Trump thanks Saudis after defying calls to punish prince

President Donald Trump on Wednesday publicly thanked Saudi Arabia for plunging oil prices amid criticism over his decision not to further punish the kingdom for the killing of U.S.-based columnist Jamal Khashoggi.

Trump, who made clear in an exclamation-filled statement Tuesday that he feels that the benefits of good relations with the kingdom outweigh the possibility its crown prince ordered the killing, tweeted that it’s “Great!” that oil prices are falling.

“Thank you to Saudi Arabia, but let’s go lower!” he wrote from his Mar-a-Lago club in Palm Beach, Florida, where he’s spending the Thanksgiving holiday.

The international crude benchmark, Brent, has fallen under $65 per barrel from a four-year high of over $86 in early October as the U.S., Saudi Arabia and Russia have all stepped up output.

The president on Tuesday condemned the brutal slaying of Khashoggi inside the Saudi consulate in Istanbul as a “horrible crime … that our country does not condone.” But he rejected calls by many in Congress, including members of his own party, for a tougher response, and he dismissed reports from U.S. intelligence agencies that Crown Prince Mohammed bin Salman must have at least known about such an audacious and intricate plot.

“It could very well be that the crown prince had knowledge of this tragic event,” the president said. “Maybe he did and maybe he didn’t!”

In many ways, the statement captured Trump’s view of the world and foreign policy, grounded in economic necessity. It began with the words “America First!” followed by “The world is a very dangerous place!”

It came after weeks of debate over whether the president would or should come down hard on the Saudis and the crown prince in response to the killing of the Saudi columnist for The Washington Post who had criticized the royal family.

The U.S. earlier sanctioned 17 Saudi officials suspected of being responsible for or complicit in the Oct. 2 killing, but members of Congress have called for harsher actions, including canceling arms sales.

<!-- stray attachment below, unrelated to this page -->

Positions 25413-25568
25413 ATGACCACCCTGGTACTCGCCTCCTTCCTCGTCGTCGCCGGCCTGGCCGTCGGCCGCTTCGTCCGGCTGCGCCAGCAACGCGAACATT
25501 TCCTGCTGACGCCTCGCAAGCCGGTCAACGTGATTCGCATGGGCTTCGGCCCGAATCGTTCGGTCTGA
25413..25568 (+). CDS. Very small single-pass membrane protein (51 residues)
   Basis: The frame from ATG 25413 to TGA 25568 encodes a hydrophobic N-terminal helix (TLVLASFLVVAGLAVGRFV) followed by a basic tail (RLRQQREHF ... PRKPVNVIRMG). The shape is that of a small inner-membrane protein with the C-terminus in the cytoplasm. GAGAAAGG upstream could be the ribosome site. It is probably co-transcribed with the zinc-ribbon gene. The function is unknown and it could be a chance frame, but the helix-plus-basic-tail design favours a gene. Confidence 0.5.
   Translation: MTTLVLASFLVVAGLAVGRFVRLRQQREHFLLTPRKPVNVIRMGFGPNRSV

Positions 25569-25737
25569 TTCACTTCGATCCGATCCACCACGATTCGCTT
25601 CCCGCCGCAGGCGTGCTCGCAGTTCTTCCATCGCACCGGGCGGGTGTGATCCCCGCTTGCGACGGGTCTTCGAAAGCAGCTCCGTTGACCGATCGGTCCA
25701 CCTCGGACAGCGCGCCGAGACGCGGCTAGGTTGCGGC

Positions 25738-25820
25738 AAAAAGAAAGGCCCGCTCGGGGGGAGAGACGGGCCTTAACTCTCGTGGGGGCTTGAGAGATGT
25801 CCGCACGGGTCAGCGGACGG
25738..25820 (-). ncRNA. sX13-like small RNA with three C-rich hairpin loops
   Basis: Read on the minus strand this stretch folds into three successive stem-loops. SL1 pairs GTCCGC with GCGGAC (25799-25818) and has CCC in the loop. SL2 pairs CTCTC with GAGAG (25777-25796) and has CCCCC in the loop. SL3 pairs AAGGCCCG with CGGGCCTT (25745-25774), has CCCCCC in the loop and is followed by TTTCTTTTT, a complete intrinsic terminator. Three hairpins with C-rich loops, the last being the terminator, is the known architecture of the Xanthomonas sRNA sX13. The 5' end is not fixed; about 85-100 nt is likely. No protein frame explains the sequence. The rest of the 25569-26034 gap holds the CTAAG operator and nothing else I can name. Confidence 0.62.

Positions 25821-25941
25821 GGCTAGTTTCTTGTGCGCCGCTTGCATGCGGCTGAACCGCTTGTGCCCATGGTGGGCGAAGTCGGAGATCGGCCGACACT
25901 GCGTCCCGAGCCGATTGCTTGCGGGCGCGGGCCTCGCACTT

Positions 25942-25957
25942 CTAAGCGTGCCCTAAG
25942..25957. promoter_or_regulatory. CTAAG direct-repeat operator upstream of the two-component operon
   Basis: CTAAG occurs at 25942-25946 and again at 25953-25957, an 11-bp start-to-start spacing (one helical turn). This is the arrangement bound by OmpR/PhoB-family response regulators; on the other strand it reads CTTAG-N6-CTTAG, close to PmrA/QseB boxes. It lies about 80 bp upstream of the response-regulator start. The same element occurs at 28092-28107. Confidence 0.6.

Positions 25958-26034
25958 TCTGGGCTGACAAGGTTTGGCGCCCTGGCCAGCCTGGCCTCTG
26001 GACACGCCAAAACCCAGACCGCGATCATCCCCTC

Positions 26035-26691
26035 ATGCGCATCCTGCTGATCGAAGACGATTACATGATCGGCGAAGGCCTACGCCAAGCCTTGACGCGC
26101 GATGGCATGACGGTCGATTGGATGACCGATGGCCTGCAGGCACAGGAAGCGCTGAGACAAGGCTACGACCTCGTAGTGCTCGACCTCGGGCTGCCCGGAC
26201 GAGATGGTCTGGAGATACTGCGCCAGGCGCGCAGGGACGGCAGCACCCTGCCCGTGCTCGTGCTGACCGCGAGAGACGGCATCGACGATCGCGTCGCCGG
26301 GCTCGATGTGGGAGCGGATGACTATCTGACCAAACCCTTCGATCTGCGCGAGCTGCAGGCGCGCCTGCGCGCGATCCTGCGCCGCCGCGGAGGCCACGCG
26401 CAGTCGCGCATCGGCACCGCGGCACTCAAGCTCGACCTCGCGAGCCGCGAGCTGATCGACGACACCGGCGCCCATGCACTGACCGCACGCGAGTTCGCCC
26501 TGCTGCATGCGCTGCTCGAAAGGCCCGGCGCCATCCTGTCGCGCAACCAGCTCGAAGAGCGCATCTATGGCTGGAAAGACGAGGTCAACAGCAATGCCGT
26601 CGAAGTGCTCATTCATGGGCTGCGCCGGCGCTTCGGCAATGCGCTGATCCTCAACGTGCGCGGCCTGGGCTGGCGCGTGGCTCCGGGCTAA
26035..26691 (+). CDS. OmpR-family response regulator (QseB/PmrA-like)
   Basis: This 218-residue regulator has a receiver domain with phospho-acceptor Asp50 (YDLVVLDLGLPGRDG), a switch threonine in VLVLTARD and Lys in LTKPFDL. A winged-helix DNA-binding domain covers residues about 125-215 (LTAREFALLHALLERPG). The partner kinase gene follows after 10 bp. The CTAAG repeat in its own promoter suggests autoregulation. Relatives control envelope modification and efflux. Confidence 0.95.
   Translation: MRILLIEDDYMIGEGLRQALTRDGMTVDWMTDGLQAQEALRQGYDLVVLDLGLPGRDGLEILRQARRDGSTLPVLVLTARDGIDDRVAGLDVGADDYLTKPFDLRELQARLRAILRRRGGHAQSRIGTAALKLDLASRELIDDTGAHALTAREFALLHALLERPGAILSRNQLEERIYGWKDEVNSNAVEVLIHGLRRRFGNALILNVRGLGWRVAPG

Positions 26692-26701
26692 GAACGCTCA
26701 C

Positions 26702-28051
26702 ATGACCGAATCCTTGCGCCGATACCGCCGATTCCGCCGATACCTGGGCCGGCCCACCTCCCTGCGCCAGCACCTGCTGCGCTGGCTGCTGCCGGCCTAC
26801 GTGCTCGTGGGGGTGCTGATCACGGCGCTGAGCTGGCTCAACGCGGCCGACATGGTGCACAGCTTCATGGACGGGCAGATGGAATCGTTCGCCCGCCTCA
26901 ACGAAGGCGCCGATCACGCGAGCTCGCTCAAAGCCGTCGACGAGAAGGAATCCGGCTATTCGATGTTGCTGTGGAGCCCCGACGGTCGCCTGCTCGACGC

Trump said “foolishly canceling these contracts” worth billions of dollars would only benefit Russia and China, which would be next in line to supply the weapons. Critics, including high-ranking officials in other countries, denounced Trump’s statement, saying he ignored human rights and granted Saudi Arabia a pass for economic reasons.

Asked by a reporter if he was saying that human rights are too expensive to fight for, Trump responded, “No, I’m not saying that at all.” But then he switched the subject to the “terrorist nation” of Iran rather than any actions by Saudi Arabia.

The U.S. needs a “counterbalance” to Iran, “and Israel needs help, too,” he said. “If we abandon Saudi Arabia, it would be a terrible mistake.”

The mistake was Trump’s, said Republican Sen. Rand Paul of Kentucky, contending the administration has “blinders on” in comparing Iran and Saudi Arabia.

“It’s a sign of weakness not to stand up to Saudi Arabia,” Paul said. “Sometimes when you have two evils, maybe you don’t support either side.”

Republican Lindsey Graham, the South Carolina senator who is close to Trump, also disagreed with the president’s statement, saying America must not lose its “moral voice” on the international stage.

“It is not in our national security interests to look the other way when it comes to the brutal murder of Mr. Jamal Khashoggi,” Graham said.

Likewise, Rep. Adam Schiff, ranking Democrat on the House intelligence committee, said to suggest that U.S. silence can be bought with arms sales “undermines respect for the office of the presidency, the credibility of our intelligence community and America’s standing as a champion of human rights.”